The 3-pin jumper block JP2D is normally unused. However, if the builder wants to omit the power mux chip U1D and hardwire the board to either external or USB power, then a jumper can be used to select the power source. The power mux chip provides the benefit of controlled-slew voltage ramp-up, therefore it is not recommended that you omit it unless you have a very good reason to do so.
The external 5V DC power supply must be regulated, and have an output voltage tolerance of between 4.85V to 5.4V. This is to ensure that the voltage is high enough so that the regulators do not drop out of regulation, yet not so high as to damage the TPS2115A and other chips.
S/PDIF coax input from the RCA jack J2D is transformer-coupled (T1D) while optical input is handled by U7D (TORX147PL). The S/PDIF or I²S data from the USB board comes through J5D. U2D (CS8416) is a digital audio interface receiver chip, configured to operate in "hardware mode" (standalone, not requiring a micro-controller), and allows up to four S/PDIF input sources. In this circuit, we have three sources, and the source selection is by toggle switch SW1D. The CS8416 also performs low-jitter clock recovery and is configured to convert the data to I²S format. This data is then sent to U3D, the Wolfson WM8501 DAC chip.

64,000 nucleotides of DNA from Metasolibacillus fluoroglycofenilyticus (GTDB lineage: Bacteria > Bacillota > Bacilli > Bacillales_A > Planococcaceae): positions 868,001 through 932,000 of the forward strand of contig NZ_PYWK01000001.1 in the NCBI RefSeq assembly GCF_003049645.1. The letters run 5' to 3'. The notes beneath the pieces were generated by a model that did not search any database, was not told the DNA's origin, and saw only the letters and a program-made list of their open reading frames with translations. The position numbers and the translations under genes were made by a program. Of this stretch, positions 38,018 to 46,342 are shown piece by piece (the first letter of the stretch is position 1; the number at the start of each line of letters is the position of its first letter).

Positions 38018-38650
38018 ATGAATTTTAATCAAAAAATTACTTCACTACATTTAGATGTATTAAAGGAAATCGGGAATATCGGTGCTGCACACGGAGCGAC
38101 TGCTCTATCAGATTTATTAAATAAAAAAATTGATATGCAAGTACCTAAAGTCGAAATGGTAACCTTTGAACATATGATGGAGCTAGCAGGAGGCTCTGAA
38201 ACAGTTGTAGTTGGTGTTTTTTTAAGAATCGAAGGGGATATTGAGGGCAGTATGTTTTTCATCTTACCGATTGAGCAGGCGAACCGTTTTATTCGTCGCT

If the USB board is not attached, then the DAC board has only the coax and optical S/PDIF inputs to select from, and must be externally-powered because there is no bus power from USB.